School board accused of open records violation

A lawsuit was filed Monday and amended Thursday seeking a court order to obtain communications between school board trustees related to their office.

A lawsuit was filed Monday and amended Thursday seeking a court order to obtain communications between school board trustees related to their office.

One of the complaints speakers at school board meetings have had is that four trustees are spending a lot of time looking at their phones.

On Monday, a lawsuit was filed in Douglas County District Court seeking to learn if trustees Susan Jansen, Doug Englekirk, Dave Burns and Katherine Dickerson were deliberating on a group chat during public comment.

“Specifically, Jansen was witnessed during the (May 16) board meeting on her phone on multiple occasions,” according to the court filing. “If those text messages were with other board members (including group texts with board members or others) or were with other individuals and in any way related to the business of the board those communications should be made public.”

The plaintiffs accuse the four of deliberating through private communications, which could be a violation of the Nevada Open Meeting Law.

According to the lawsuit, the parties have been seeking communications since the day after the May 16 school board meeting where the board voted to pursue policy dealing with transgender students.

Plaintiffs in the petition for a writ of mandamus are former Douglas County School Board Trustee Robbe Lehmann, former Douglas High principals Marty Swisher and Joe Girdner and parent Dean Miller.

The writ is seeking a court order that the district provide public records, along with fees and court costs. A second amended complaint was filed on Thursday.

Plaintiffs are also seeking an expedited hearing on the matter, which has been assigned to Department I District Judge Tod Young.

The plaintiffs were told by the district’s previous attorney that texts and emails related to the decision would be sent on July 31.

On July 19, that law firm was fired, and Reno attorney Joey Gilbert was hired. Gilbert told plaintiffs on Aug. 3 that Jansen and Burns didn’t find any related documents. The firm said they did not have legal custody or control of records sought in a July 26 records request.

According to the lawsuit, Dickerson complied with the request on June 9 and those emails included messages to both other trustees.

“Petitioners believe that Trustees Jansen, Burns, Dickerson and Englekirk continue to conduct the business of the Douglas County School Board on and through their private devices and servers, as they have in the past.”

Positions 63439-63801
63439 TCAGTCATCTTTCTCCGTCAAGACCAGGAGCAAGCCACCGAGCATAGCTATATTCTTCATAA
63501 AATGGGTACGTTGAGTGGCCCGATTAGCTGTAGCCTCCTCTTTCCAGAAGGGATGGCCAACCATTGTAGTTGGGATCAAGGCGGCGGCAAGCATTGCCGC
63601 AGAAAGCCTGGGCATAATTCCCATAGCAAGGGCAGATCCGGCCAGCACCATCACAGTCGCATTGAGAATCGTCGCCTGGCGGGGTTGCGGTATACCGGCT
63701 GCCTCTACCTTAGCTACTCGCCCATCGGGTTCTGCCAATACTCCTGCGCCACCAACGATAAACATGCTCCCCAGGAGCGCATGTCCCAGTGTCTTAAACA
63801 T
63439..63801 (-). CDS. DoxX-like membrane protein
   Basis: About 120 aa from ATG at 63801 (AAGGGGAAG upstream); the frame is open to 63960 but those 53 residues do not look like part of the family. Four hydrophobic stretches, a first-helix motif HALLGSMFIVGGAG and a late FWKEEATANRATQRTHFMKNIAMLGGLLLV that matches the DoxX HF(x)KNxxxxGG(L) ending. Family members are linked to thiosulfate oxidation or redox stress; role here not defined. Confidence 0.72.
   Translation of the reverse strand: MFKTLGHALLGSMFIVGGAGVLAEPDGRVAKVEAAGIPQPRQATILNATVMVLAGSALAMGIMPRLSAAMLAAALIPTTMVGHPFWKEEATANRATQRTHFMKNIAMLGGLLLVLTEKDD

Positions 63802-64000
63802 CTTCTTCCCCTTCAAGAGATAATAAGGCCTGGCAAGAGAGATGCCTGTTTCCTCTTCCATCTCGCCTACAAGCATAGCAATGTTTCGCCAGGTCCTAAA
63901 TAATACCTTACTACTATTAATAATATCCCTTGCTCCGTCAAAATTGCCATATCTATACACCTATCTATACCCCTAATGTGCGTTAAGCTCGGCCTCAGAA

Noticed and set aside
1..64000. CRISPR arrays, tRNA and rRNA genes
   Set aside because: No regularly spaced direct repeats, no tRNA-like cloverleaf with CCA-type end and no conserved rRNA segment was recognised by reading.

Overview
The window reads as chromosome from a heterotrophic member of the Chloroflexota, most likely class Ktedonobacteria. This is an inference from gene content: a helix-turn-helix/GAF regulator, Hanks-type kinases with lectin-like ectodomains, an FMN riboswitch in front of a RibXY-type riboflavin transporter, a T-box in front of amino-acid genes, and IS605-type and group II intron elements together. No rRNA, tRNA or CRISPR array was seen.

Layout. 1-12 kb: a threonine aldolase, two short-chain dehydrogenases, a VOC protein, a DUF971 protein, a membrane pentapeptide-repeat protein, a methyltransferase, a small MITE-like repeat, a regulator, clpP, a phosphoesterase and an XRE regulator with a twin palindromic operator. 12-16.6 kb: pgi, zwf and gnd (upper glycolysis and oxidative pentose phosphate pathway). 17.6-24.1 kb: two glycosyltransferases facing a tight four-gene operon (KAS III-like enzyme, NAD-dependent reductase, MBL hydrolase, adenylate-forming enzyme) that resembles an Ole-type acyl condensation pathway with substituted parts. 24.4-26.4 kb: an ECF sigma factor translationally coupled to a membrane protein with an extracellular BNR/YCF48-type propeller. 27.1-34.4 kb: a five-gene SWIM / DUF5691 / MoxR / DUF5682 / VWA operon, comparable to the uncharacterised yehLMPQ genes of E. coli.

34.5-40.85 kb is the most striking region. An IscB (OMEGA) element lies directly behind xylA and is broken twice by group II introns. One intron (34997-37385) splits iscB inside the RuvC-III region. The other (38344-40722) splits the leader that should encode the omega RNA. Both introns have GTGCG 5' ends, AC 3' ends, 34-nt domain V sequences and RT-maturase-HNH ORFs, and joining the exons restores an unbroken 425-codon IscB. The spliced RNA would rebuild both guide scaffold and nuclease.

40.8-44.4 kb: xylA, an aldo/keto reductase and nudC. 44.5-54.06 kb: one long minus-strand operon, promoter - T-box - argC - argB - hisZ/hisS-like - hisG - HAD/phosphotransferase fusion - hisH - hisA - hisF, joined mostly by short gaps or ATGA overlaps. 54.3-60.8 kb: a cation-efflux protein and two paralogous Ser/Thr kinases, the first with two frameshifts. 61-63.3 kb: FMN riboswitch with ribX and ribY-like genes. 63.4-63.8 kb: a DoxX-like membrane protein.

Plaintiffs allege that Gilbert’s hiring was orchestrated behind the scenes in the first days of 2023.

According to the lawsuit, a public records request revealed written communications between the four school board trustees, including emails and texts from personal accounts, discussing the Jan. 10 selection of Jansen as president and Englekirk as vice president of the board.

“The documents provided in response to Jan. 11, 2023, NRS 239 public records request confirmed the suspicions of open meeting law violations and, worse, indicated the newly elected trustees … were subject to and perhaps controlled by outside political influences,” according to the lawsuit.

One of the emails obtained quoted Virginia Starrett saying she wasn’t happy about the possibility that Englekirk would be the new school board president.

“He caved on almost every single vote that would have mattered as he sat on the board,” Starrett said in an email. “He spoke highly of Keith L. (Superintendent Keith Lewis) and voted in all his raises.”

A reply from Jansen indicated that she was meeting with Englekirk and Burns.

Plaintiffs included a Jan. 4 list of topics from Nicholas Meier that included discussing board president strategy and hiring Gilbert.

At the May 16 meeting, the school board majority voted to explore implementing a policy regarding transgender students, which plaintiffs assert could result in litigation and possible sanctions from the Nevada Interscholastic Activities Association.

Nevada’s open records law requires custodians of public records to either turn them over or give a legal reason why they were refusing.

The Nevada Attorney General’s Office confirmed that at least two open meeting law complaints were filed against the district over the course of the year.


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